Military Control Stand by. MiG-29 Comrade, it's in the area of the event. MiG-29 Did you copy? MiG-29 OK, this aircraft is headed 90 degrees now. MiG-29 It's in the area of the event, where the target fell. They're going to have to authorize us. MiG-29 Hey, the SAR isn't needed. Nothing remains, nothing. Military Control Correct, keep following the aircraft. You're going to stay above it. MiG-29 We're above it. Military Control Correct ... MiG-29 For what? MiG-29 Is the other authorized? Military Control Correct. MiG-29 Great. Let's go Alberto. MiG-29 Understood; we are now going to destroy it. Military Control Do you still have it in sight? MiG-29 We have it, we have it, we're working. Let us work. MiG-29 The other is destroyed; the other is destroyed. Fatherland or death, s — t! The other is down also.
The international community moved quickly and in unison to condemn the murders. The United Nations Security Council, the
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European Union, and the International Civil Aviation Organization (“ICAO”) were among the many to issue statements deploring Cuba’s excessive use of force. The French Ministry of Foreign Affairs stated that “France regrets the use of such brutal methods which nothing can justify, regardless of the circumstances, toward aircraft presenting no threat to the safety of the population.” Statement of the Spokesperson of the French Ministry of Foreign Affairs (Feb. 26, 1996) (Pls.’ Ex. 26(b)). Following an extensive investigation, the ICAO issued a report in June 1996 concluding that the planes were shot down over international waters. The ICAO also adopted a resolution reaffirming the prohibition of the use of weapons against civilian aircraft in flight and declaring such practices incompatible with elementary considerations of humanity and the dictates of customary international law.
28 U.S.C.A. § 1605(a)(7).4In addition, section 1605(a)(7) imposes the following requirements:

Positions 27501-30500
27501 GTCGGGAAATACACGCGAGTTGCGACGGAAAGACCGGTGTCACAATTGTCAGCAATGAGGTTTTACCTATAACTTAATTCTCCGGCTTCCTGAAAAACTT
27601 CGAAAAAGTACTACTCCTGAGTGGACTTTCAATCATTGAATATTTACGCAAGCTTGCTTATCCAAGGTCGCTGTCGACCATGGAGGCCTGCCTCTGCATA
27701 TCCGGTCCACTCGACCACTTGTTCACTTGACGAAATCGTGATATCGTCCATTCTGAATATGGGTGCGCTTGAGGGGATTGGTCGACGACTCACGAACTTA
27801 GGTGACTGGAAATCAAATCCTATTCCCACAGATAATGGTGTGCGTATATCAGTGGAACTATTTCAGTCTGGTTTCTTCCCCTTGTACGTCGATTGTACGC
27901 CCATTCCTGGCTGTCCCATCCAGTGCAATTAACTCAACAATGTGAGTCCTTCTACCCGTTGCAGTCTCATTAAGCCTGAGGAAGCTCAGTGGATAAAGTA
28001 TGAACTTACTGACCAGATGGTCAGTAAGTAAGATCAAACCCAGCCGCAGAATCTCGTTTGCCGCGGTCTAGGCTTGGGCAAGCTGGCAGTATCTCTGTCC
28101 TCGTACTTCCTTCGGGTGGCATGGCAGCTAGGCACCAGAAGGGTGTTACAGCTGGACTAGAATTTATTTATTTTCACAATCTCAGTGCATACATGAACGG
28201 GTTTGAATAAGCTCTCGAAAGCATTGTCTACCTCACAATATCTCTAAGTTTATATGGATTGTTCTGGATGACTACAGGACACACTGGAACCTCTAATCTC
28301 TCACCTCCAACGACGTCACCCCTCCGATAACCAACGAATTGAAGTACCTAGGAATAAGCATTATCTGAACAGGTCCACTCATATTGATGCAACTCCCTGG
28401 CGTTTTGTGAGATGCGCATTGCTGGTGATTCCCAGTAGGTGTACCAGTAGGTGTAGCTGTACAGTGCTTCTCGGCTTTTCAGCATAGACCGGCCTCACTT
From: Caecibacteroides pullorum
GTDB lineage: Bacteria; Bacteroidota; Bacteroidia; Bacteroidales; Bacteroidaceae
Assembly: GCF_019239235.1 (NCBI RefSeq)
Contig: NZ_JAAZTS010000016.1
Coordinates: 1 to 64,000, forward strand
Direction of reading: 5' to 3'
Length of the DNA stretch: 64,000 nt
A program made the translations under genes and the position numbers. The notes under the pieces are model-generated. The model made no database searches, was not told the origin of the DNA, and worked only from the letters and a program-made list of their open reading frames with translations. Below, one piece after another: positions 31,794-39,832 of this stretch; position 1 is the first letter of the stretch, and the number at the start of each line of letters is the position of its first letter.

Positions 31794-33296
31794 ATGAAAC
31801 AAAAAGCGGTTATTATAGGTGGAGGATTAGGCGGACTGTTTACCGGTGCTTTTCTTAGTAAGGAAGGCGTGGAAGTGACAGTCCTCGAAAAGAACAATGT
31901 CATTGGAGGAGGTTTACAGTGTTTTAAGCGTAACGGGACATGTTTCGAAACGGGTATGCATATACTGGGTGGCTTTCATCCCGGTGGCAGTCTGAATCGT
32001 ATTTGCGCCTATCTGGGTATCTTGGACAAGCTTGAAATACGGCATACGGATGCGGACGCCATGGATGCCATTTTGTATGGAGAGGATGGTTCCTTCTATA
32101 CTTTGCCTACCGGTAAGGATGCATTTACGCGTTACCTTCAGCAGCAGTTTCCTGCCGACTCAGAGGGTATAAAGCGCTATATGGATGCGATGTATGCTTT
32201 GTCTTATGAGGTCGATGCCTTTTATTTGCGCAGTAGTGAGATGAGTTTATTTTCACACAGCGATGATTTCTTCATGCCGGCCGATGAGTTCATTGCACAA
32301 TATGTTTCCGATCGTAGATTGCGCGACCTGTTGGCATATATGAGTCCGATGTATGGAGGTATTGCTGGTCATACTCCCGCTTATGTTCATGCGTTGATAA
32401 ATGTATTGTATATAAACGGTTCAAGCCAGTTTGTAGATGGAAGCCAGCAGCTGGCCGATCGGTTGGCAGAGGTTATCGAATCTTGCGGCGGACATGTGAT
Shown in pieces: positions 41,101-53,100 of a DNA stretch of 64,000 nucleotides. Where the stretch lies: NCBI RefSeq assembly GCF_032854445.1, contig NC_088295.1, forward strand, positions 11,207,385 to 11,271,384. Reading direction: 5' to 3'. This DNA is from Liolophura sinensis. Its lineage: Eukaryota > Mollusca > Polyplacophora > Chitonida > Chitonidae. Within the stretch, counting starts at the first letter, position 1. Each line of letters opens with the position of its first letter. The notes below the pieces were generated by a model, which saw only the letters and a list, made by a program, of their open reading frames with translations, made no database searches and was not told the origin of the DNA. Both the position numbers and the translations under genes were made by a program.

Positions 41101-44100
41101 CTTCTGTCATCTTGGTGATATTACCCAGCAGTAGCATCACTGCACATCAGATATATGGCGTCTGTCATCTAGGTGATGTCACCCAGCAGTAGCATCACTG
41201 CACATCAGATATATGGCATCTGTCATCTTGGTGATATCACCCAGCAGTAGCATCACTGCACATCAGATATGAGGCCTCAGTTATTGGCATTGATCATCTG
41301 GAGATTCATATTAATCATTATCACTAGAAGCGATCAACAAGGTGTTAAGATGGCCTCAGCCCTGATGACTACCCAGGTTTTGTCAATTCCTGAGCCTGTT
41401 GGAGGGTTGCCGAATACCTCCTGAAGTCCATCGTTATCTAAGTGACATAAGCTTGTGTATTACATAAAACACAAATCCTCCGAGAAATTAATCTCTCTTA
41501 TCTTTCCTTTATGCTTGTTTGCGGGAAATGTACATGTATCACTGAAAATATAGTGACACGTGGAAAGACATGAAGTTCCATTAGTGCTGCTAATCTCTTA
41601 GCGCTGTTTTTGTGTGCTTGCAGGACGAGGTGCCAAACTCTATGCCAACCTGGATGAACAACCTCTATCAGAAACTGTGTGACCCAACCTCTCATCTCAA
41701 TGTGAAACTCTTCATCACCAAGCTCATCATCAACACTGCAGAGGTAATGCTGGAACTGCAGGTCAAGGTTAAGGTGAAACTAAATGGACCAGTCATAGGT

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(1) the U.S. must have designated the foreign state as a state sponsor of terrorism pursuant to section 6(j) of the Export Administration Act of 1979; (2) the act must have occurred outside the foreign state; and (3) the claimants and victims must have been U.S. nationals at the time the acts occurred.5Id. § 1605(a)(7)(A)-(B).
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Having established an exception to foreign sovereign immunity, Plaintiffs base their substantive cause of action on a different statute, also enacted in 1996, entitled Civil Liability for Acts of State Sponsored Terrorism, Pub.L. 104-208, § 589, 110 Stat. 3009 (codified at 28 U.S.C.A. § 1605 note (West.Supp.1997)) (“Civil Liability Act”). The Civil Liability Act creates a cause of action against agents of a foreign state that act under the conditions specified in FSIA section 1605(a)(7). It thus serves as an enforcement provision for acts described in section 1605(a)(7). If Plaintiffs prove an agent’s liability under this Act, the foreign state employing the agent would also incur liability under the theory of respondeat superior. See Skeen v. Federative Republic of Brazil,566 F.Supp. 1414, 1417 (D.D.C.1983) (explaining that section 1605(a)(5) “is essentially a respondeat superior statute, providing an employer (the foreign state) with liability for certain tortious acts of its employees.”). Because, as detailed above, Plaintiffs have presented compelling evidence that all of the relevant statutory requirements have been met, the Court finds that both the Cuban Air Force and Cuba are liable for the murders of Alejandre, Costa, and De la Peña. Cf. Rafidain, 15 F.3d at 242-43 (finding evidence sufficient to justify default judgment against foreign governmental entities); De Letelier v. Republic of Chile,502 F.Supp. 259, 266 (D.D.C.1980) (finding evidence sufficient to justify default judgment against Republic of Chile for murder of Chilean ambassador).